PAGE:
This last year we tried fitness/stability/balance balls to replace some students' chairs, and it worked well for some of them. It gave them an excuse for squirming, and took energy and focus to stay balanced while at their seats. Of course, the rest of the room was envious, but I didn't have the budget to replace ALL the chairs.

And, of course, the easiest and most often used is simple redirection, done with eye contact and/or a soft, supportive voice. That just takes patience and vigilance on my part.

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Response to LWolf (Reply #5)

Thu Jul 31, 2014, 09:54 AM

6. That's funny. I almost posted...

about the jobs my teachers would give me. In the old days, they would send me outside to beat chalk erasers.

One would always send me to the teacher's lounge to get her an RC cola (I think it was a dime).

I ran errands. I graded spelling tests. The band director had me wave the baton while he went on a bathroom break.

Good times!

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Response to Phentex (Reply #6)

Sat Aug 2, 2014, 11:19 AM

7. Better to be busy and feel helpful

than always feel like you're in trouble.

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Response to Phentex (Original post)

Thu Jul 10, 2014, 09:36 AM

3. I don't have the attention span to meditate

I get too distracted by anything that pops in my head, even with medication.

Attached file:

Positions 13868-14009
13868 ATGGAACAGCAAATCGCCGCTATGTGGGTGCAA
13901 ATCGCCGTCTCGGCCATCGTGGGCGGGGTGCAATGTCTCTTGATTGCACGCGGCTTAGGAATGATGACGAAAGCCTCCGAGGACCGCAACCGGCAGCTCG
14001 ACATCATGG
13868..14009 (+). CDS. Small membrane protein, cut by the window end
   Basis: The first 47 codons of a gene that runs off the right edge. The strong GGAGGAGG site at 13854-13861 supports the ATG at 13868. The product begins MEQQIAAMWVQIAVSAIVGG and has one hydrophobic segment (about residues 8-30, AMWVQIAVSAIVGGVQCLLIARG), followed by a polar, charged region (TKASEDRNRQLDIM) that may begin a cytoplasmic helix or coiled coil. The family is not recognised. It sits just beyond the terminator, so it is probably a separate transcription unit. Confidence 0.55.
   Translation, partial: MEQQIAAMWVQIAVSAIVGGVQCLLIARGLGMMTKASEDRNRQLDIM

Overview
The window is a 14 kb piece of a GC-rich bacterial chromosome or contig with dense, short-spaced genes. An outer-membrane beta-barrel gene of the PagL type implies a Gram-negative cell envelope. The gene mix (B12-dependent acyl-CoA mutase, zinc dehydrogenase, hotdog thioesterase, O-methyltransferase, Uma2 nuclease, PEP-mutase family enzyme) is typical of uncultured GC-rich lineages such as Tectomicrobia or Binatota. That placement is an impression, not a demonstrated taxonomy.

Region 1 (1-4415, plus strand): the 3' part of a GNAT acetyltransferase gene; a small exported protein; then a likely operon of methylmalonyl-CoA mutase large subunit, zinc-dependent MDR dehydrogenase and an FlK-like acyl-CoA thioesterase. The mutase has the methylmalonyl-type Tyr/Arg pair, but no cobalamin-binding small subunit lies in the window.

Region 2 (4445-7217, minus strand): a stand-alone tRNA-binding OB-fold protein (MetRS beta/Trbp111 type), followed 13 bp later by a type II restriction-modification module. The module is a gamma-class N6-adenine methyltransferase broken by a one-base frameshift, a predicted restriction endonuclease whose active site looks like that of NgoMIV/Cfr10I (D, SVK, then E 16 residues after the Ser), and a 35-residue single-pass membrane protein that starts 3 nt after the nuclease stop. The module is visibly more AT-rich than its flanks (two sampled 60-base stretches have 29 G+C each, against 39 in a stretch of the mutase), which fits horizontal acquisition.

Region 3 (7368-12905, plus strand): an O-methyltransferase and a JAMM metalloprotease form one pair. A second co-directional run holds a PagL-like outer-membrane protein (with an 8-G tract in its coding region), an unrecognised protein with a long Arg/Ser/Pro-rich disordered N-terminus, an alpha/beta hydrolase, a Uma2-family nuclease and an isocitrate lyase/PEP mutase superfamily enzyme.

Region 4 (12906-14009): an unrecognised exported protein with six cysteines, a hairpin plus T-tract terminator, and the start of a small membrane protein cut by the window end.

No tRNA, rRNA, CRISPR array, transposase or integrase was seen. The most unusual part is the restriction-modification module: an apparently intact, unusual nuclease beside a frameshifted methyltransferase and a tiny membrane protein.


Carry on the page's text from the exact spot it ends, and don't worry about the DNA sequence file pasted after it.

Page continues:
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Response to Phentex (Original post)

Sun Mar 15, 2015, 01:26 AM

8. You know what they say...

You know what they say, it's hardest to start something but easy after you've tried it... I've tried meditation to clear my mind, and it works quite well. Just... think about... emptiness... black... close your eyes... breathe slowly... Also, keep reminding yourself to think of nothing... it'll preoccupy your thoughts until "thinking of nothing" is the only thing you can think of. After you wake up, your mind is cleared.

Has this helped with my ADD/ADHD? Not... really. Not because it doesn't work (it is actually effective as advertised... or something), but because I can't get myself to meditate all the time. Sometimes it's just difficult to decide whether or not you want to meditate, or if it's worth the time, etc. etc...

If you can get yourself to do it though, tell me if it worked the charm just like it did for me